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5 things: What’s love got to do with it?

The questions came rapid fire. Two days after Tiger Woods and Elin Nordegren announced they had divorced, Woods put on his best face for the media on the eve of The Barclays. The most hard-hitting of the bunch had nothing to do with his golf game and everything to do with an age-old question aimed at the heart.

“Do you still love her?” Woods was asked.

“I wish her the best with everything,” he answered. “You know, it’s a sad time in our lives.”

The reporter pressed on: “Do you still love her?”

We may never know.

It was a fitting end to the soap opera-like turn of events since Woods’ life turned on its axis after he crashed into a fire hydrant outside his home in November. The “Do you still love her” sequence is destined to play ad nauseam on Golf Channel – let alone the gossip news shows.

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The PGA Tour’s newest winner Arjun Atwal cut his teeth playing professionally in India, winning four times. His next stop was the Asian Tour, where he tells tales of long bus rides, of tournaments where only 67 players entered the field and 63 made the cut, and the time he finished second at an event in Korea and tournament officials paid him in cash.

“They gave me $60,000 in a bag,” he said. “Trust me, I kept my eye on my carry-on the whole way home.”

Atwal finished as the Asian Tour’s rookie of the year in 1995. He won there several times and by 2003, he led its Order of Merit. He graduated to the European Tour and won there, too.

But the PGA Tour was his dream since at age 14, encouraged by his father, Bindi, at Royal Calcutta Golf Club.

“The PGA Tour was untouchable to us,” Atwal said.

Not anymore.

Countryman Jeev Milkha Singh weighs in: “This is an important win for the country of India. All the children in India will be inspired by his victory, and it will help grow the sport.”

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The draw for this week’s Johnnie Walker Championship at Gleneagles isn’t down to luck.

European Ryder Cup captain Colin Montgomerie has dictated that the remaining contenders in the race for the Ryder Cup play together. So Ross McGowan, Miguel Angel Jimenez and Edoardo Molinari play together, while Simon Dyson, Alvaro Quiros and Peter Hanson go out in the next match.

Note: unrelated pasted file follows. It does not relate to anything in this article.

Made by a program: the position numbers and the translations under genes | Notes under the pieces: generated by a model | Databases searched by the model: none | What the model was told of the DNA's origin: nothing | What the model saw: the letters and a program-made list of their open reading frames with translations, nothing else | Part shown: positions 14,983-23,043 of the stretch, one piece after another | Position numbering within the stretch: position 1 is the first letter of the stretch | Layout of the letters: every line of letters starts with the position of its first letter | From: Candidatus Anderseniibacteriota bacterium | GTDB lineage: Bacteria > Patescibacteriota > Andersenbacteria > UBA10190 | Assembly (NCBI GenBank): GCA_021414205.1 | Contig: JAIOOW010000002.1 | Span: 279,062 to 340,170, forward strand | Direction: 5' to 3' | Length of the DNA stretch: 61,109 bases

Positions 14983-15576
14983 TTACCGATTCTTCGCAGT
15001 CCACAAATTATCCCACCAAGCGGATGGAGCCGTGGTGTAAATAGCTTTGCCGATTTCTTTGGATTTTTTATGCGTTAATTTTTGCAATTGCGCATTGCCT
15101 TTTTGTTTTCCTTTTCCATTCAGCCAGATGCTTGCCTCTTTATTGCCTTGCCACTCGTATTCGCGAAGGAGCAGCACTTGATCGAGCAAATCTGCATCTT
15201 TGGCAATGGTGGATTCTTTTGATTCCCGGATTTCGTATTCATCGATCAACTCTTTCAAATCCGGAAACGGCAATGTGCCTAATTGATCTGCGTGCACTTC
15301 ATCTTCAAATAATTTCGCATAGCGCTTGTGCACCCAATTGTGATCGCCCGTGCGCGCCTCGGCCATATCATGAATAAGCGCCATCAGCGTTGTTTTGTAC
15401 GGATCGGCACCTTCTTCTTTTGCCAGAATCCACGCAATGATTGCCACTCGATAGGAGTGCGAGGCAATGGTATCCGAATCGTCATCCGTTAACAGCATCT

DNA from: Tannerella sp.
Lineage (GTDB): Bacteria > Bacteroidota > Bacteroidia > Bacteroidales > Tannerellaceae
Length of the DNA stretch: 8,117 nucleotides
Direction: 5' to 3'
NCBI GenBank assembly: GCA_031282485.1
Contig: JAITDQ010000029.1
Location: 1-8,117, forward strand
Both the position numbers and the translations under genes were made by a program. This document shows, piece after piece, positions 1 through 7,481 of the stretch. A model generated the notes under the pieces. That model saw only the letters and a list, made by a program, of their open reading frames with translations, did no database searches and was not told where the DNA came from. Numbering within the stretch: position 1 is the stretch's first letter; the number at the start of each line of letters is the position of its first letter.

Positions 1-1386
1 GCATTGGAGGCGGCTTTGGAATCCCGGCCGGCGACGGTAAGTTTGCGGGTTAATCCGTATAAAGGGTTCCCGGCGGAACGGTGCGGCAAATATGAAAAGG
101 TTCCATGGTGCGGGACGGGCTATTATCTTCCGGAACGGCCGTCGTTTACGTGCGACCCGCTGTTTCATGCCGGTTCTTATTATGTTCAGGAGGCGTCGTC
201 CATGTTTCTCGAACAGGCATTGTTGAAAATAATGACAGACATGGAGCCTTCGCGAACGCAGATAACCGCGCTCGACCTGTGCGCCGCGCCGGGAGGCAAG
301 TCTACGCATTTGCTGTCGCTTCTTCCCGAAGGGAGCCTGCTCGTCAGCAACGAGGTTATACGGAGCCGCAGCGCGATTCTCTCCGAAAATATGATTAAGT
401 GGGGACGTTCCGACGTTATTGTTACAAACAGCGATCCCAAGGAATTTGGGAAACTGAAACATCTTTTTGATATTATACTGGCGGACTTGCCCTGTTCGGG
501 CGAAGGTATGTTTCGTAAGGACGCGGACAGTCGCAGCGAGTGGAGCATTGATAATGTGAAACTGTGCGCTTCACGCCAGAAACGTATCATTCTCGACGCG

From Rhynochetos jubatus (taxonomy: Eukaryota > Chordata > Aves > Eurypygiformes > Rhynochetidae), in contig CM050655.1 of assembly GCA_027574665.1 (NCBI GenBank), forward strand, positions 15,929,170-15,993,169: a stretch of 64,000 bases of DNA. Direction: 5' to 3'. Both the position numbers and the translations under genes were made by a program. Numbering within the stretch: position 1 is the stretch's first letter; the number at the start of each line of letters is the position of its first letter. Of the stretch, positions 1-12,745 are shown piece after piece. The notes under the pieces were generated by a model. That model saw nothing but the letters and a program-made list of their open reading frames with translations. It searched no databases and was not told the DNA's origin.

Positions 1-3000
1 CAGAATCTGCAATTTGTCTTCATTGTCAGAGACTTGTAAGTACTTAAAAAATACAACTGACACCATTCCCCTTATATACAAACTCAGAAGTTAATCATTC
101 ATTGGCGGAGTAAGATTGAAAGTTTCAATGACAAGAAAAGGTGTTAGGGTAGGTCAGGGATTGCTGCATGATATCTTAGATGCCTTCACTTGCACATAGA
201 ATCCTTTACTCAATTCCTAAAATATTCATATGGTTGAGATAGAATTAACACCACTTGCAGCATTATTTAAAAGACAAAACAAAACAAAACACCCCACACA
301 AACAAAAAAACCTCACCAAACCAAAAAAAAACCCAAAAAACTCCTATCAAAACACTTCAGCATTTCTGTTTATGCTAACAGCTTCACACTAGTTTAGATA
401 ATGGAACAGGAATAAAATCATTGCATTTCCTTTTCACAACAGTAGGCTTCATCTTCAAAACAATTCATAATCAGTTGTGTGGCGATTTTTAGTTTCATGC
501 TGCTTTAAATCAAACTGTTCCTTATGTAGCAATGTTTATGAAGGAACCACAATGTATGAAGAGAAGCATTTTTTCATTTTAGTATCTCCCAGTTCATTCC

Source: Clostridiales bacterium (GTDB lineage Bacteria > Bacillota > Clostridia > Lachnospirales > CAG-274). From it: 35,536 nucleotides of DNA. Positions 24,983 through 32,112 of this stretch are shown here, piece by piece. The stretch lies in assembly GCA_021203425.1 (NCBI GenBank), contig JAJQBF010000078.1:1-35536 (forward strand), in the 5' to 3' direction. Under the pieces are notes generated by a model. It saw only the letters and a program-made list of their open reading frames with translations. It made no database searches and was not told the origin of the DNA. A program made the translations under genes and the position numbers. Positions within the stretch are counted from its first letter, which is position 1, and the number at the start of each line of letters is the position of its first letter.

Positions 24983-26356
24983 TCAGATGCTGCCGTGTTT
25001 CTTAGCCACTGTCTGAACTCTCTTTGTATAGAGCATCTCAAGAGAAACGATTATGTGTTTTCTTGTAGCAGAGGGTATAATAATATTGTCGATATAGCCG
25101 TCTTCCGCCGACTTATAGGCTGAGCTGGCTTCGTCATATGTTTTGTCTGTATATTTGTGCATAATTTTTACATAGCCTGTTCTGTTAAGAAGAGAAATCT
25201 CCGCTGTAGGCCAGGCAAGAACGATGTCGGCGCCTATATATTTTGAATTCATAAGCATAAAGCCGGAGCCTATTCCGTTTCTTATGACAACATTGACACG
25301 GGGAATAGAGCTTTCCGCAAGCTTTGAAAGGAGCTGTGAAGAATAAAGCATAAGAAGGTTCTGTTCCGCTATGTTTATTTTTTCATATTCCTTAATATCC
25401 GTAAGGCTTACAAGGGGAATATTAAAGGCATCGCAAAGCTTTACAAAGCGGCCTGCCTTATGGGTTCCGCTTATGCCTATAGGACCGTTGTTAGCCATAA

“I wanted to have the players under the same conditions,” Montgomerie said.

The captain will keep a close eye on them. He plays in the group in front of them.

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Australians will make up more than 10 percent of the qualifiers in the U.S. PGA Tour’s FedEx Cup series, with 13 teeing it up this week in the $7.5 million Barclays, the first playoff event.

Robert Allenby (qualified in 17th place), Jason Day (28), Stuart Appleby (30), Adam Scott (32), Geoff Ogilvy (39), Marc Leishman (48), Matt Jones (56), Michael Sim (67), Steve Elkington (68), Greg Chalmers (69), Aaron Baddeley (93), John Senden (99) and Nathan Green (119).

Sim jumped 35 places after finishing third in the Wyndham Championship. Australia’s Aron Price blew his qualifying spot by making a bogey on the last hole to drop from 129 to 138.

The top-30 point earners of the next three events qualify for the Tour Championship on Sept. 23-26.

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Barry Lane will play with the flatbellies as long as possible, even though he has a chance of making more money on the European Senior Tour.

Lane turned 50 on June 21 and won the Scottish Senior Open, his fourth start on the senior circuit. Lane is back on the regular tour this week in the Johnnie Walker Championship at Gleneagles.

He has status on the regular tour as a top 40-career money earner.

“If I can, I’ll jump back and forth, but I’ll try and stay out here as long as possible,” Lane said.

The Englishman is within reach of Sam Torrance’s record for number of European tournaments played. Lane has 703 to Torrance’s 706.

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